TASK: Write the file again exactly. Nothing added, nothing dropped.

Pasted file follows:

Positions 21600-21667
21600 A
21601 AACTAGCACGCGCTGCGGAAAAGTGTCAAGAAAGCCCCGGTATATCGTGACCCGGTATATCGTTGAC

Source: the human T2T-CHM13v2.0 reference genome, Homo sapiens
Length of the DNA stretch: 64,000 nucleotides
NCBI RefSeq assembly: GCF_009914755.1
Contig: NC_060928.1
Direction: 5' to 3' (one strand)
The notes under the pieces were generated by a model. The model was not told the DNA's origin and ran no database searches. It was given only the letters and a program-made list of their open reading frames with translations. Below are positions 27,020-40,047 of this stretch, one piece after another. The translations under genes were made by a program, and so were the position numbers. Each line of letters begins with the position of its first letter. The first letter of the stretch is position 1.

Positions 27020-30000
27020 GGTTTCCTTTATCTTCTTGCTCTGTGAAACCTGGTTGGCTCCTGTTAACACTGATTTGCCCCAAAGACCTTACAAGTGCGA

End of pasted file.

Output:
Positions 21600-21667
21600 A
21601 AACTAGCACGCGCTGCGGAAAAGTGTCAAGAAAGCCCCGGTATATCGTGACCCGGTATATCGTTGAC

Source: the human T2T-CHM13v2.0 reference genome, Homo sapiens
Length of the DNA stretch: 64,000 nucleotides
NCBI RefSeq assembly: GCF_009914755.1
Contig: NC_060928.1
Direction: 5' to 3' (one strand)
The notes under the pieces were generated by a model. The model was not told the DNA's origin and ran no database searches. It was given only the letters and a program-made list of their open reading frames with translations. Below are positions 27,020-40,047 of this stretch, one piece after another. The translations under genes were made by a program, and so were the position numbers. Each line of letters begins with the position of its first letter. The first letter of the stretch is position 1.

Positions 27020-30000
27020 GGTTTCCTTTATCTTCTTGCTCTGTGAAACCTGGTTGGCTCCTGTTAACACTGATTTGCCCCAAAGACCTTACAAGTGCGA